I didn't worry so much about my rating until I realized that I was making decent money on Poshmark and wanted to grow my sales. But, I always took care of my customers. I keep thank you notes on hand, use some tissue paper and try to protect the items when packaging. I send the lighter items, like tops, in mailing envelopes. I personally have a fear of cutting into something when opening my own bags from shipments, so I treat my customers the same and put their items in large ziploc bags to provide extra protection. I get comments on my packaging on a regular basis in my ratings and I've had a few repeat customers, which is cool on such a large platform.

4. Know what sells - it's not tops and pants!
The things that sell the quickest for me are swim suits, specialty workout items and bras/intimates.  Things I NEVER would have thought to sell originally. I've listed 10 swim items and have sold 8 of them. Specialty workout items like spin shorts (padded) and the bra tops from Athleta and Lululemon sell within a day or two. I've sold every bra and pajama set that I've put up.  Tops and bottoms will sell, but they take some time, so be ready to sit on those. Shoes are really hard to sell, mostly because I think most people are like me and need to try them on. Your higher end brands will always do pretty well, though.

5. Keep packaging items you get from your own orders and reuse!
This goes back to customer care - you want to package well, but you also don't want to spend a fortune on it! Especially if you're trying to make a profit. You can use, and are encouraged to use, USPS Priority Mail boxes. They're free and you can get them at pretty much any USPS location. I like to use the envelopes for smaller/lighter items. But some things, like pump bags, don't fit in those boxes. So I keep any good shipping boxes I receive. I also keep the plastic sleeves that items come in and reuse those. I've also recently started keeping the cards that my earrings come on and reuse those as well. This is good for the environment, but also cuts down on having to buy packaging.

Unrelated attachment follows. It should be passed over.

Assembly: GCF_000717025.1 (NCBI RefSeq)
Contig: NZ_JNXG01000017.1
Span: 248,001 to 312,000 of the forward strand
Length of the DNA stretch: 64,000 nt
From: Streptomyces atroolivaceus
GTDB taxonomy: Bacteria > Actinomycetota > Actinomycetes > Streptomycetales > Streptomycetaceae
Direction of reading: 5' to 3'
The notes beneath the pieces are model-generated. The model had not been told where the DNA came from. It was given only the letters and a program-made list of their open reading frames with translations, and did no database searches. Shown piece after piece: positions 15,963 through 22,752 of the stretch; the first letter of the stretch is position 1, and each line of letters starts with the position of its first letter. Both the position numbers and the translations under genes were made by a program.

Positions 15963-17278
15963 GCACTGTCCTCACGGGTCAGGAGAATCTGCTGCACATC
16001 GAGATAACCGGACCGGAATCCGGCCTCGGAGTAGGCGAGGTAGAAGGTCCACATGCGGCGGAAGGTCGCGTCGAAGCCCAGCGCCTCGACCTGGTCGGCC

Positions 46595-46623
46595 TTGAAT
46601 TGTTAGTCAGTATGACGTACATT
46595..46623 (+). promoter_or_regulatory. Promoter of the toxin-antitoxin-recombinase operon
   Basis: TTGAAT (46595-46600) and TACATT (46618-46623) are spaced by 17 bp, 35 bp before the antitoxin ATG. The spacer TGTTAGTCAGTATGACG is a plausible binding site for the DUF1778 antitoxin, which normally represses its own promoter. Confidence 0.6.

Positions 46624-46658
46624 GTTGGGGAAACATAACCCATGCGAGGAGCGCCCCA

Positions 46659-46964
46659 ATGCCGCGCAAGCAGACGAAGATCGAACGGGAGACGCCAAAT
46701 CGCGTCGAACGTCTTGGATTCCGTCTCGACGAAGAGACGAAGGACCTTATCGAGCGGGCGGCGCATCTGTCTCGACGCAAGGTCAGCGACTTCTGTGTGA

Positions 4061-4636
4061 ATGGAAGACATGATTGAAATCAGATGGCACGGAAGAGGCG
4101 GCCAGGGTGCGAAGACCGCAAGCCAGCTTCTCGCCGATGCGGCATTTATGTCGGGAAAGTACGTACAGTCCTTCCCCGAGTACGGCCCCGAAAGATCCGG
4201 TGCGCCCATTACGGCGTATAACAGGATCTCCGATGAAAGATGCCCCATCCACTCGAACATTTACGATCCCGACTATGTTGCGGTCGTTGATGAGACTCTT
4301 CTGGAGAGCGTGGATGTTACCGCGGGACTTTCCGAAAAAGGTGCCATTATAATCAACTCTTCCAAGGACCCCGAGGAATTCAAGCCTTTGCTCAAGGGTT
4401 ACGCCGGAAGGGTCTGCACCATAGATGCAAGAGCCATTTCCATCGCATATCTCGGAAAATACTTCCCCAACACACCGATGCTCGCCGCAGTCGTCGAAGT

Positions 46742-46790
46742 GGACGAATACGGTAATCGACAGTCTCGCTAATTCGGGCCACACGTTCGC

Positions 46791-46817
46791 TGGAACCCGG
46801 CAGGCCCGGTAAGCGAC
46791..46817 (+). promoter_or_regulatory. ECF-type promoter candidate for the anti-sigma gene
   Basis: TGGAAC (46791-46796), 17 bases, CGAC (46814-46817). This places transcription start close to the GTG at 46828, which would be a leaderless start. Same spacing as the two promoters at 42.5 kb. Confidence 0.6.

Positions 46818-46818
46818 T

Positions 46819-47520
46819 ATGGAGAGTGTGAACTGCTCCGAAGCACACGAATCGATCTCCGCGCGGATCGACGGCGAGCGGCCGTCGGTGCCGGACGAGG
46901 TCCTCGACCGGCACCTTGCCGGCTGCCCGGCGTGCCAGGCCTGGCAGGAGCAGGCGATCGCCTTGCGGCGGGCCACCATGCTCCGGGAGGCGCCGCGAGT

6. You can sell anything, even if it's stained, if you call out the issues.
Be honest. Be honest. Be honest. I really don't know how much I need to say that, but be honest. I've bought things that have small stains, fabric pulls, etc. I've had people buy the same from me. But your photos, comments and price need to reflect that. I take a ridiculous number of photos, but I also don't want anyone saying, "I didn't know about that!" I actually had to contact a buyer because I sold a PJ set and had it listed as a Large when the top was a Medium and the bottom a Large. They were fine with it, but I also had to be ready to cancel the order and issue a refund in case they weren't.

7. Be a good buyer.
Sellers make money when the buyer accepts the item. We work hard to package it and get it out quickly. When the item comes, check it out that day/night. Accept it and rate it based on the shipping speed, the accuracy of the item. Not if the item fits you. And if you're happy, leave a note. Or if you're mad, leave a note. But don't wait two days to accept the item. Especially if you're a seller!

I love Poshmark. It's been a great way for me to clean out my closet and to replace a lot of things. Now that my baby weight is off, a lot of my work clothes from the past year are too big and, quite frankly, I want some new stuff! Poshmark is a great way to get "new" items for yourself on a budget and make some money on items you no longer use. If you're selling on Posh, drop your name below so I can follow you and share your items!  If you decide to sign up for Poshmark, use my code "ZINNLIFE" to get $10 off (I get $10 too!).  Happy poshing!